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Phaeochromocytoma in children
  1. Ruth Armstrong (ruth.armstrong{at}lwh.nhs.uk)
  1. Cheshire and Merseyside Medical Genetics Service, United Kingdom
    1. Mathrubootham Sridhar
    1. Department of Nephrology,Royal Liverpool Children's Hospital (Alder Hey), United Kingdom
      1. Karen Lynn Greenhalgh
      1. Cheshire and Merseyside Medical Genetics Service, United Kingdom
        1. Lisa Howell
        1. Department of Oncology, Royal Liverpool Children's Hospital (Alder Hey),, United Kingdom
          1. Caroline Jones
          1. Department of Nephrology,Royal Liverpool Children's Hospital (Alder Hey), United Kingdom
            1. Caren Landes, Dr
            1. Department of Radiology, Royal Liverpool Children’s Hospital (Alder Hey),, United Kingdom
              1. Jo McPartland
              1. Department of Paediatric Histopathology, Royal Liverpool Children's Hospital (Alder, United Kingdom
                1. Caron Moores
                1. Department of Anaesthesia, Royal Liverpool Children's Hospital (Alder Hey),, United Kingdom
                  1. Paul Losty
                  1. Division of Child Health, Royal Liverpool Children's, United Kingdom
                    1. Mohammed Didi
                    1. Department of Endocrinology, Royal Liverpool Children's, United Kingdom

                      Abstract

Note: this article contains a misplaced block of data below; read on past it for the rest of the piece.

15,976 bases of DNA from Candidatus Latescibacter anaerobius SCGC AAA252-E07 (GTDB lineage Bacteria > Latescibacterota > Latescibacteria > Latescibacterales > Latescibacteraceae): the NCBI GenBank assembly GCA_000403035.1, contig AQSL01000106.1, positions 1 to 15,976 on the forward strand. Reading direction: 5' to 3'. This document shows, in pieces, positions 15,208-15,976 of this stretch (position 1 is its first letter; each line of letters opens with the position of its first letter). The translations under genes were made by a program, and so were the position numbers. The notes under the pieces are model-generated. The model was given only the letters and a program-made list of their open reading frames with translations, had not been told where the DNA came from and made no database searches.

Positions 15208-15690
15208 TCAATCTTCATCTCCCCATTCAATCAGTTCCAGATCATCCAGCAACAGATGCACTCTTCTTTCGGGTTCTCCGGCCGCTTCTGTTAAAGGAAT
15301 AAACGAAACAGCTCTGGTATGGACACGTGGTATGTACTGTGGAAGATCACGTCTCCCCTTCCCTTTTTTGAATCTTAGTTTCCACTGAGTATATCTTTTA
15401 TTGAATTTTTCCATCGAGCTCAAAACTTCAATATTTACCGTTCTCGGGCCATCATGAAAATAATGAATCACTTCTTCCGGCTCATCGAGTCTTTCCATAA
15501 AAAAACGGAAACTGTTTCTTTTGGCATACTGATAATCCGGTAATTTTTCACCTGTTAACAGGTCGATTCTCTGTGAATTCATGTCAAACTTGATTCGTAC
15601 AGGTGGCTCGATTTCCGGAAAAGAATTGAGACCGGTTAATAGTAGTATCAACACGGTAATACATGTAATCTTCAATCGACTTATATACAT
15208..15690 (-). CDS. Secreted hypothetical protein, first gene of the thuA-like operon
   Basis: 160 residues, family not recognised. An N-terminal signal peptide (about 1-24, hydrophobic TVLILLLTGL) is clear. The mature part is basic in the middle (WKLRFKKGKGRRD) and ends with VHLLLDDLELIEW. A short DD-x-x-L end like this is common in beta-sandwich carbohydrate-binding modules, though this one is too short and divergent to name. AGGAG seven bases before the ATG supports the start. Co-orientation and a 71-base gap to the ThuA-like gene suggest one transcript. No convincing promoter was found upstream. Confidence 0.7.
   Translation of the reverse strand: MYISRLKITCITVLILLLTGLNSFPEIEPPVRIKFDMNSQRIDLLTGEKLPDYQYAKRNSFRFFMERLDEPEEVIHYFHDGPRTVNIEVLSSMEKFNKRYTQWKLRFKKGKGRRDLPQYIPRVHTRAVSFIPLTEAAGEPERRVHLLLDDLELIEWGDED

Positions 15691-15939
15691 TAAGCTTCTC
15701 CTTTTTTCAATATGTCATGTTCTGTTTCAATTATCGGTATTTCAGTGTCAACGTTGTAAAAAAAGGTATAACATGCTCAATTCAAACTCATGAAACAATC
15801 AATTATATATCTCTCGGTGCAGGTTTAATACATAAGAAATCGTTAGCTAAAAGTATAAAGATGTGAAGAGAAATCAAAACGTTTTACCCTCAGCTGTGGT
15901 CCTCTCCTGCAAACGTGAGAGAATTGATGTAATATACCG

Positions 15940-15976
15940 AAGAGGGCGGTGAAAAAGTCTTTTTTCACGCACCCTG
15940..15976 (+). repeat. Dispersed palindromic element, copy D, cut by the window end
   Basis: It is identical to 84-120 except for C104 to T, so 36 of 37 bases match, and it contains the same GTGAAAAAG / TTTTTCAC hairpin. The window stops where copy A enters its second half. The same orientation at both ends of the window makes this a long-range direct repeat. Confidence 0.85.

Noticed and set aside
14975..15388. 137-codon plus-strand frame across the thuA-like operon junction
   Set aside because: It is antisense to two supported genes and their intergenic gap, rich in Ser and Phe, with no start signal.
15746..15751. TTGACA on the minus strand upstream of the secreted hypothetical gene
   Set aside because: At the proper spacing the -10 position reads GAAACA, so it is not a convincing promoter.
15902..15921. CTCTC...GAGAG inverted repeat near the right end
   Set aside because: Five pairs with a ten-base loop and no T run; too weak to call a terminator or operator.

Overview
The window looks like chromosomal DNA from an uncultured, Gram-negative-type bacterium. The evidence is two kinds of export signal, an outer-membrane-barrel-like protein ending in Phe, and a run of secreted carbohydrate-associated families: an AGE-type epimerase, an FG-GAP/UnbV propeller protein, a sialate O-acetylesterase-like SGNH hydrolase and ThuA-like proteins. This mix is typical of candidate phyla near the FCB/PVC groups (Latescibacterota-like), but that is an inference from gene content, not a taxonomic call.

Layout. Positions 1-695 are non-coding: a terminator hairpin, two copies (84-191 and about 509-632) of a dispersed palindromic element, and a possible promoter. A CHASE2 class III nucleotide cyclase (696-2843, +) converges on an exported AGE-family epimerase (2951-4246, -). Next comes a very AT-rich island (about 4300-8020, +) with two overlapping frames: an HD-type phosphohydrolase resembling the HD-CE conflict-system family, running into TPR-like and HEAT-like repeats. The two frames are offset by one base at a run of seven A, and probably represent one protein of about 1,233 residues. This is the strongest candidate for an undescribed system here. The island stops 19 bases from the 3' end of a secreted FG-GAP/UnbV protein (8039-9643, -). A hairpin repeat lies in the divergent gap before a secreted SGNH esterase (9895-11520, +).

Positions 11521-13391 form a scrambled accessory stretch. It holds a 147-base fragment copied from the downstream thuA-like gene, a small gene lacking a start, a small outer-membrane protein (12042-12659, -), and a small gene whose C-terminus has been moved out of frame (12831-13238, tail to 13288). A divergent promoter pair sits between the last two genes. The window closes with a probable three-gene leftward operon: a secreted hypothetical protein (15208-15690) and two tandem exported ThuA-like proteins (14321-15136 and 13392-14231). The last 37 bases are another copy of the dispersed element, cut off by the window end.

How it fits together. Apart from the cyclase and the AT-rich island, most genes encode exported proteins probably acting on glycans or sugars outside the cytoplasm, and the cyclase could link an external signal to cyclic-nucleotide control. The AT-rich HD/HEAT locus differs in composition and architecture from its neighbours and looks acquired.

Phaeochromocytoma are a rare clinical entity in children. Contrary to traditional teaching which suggested that 10% of phaeochromocytomas are 'familial', advances in molecular genetics have revealed an identifiable germ line mutation in up to 59% (27/48) of apparently sporadic phaeochromocytomas presenting at 18 years or younger and in 70% of those presenting before 10 years of age. The inherited predisposition may be attributable to a germ line mutation in the Von Hippel Lindau (VHL) gene; the genes encoding for the subunits B and D of succinate dehydrogenase (SDHB and SDHD); the RET proto-oncogene predisposing to Multiple Endocrine Neoplasia Type 2 (MEN2) or the Neurofibromatosis Type 1 (NF1) gene.1 Of these, the Von Hipplel Lindau gene is the most commonly mutated gene in children presenting with a phaeochromocytoma.1, 2 Referral to Clinical Genetics is recommended for genetic counselling prior to gene testing and investigation of the wider family. This review provides guidance on the aetiology, investigation, management, histopathology, genetics and follow-up of children with a phaeochromocytoma.

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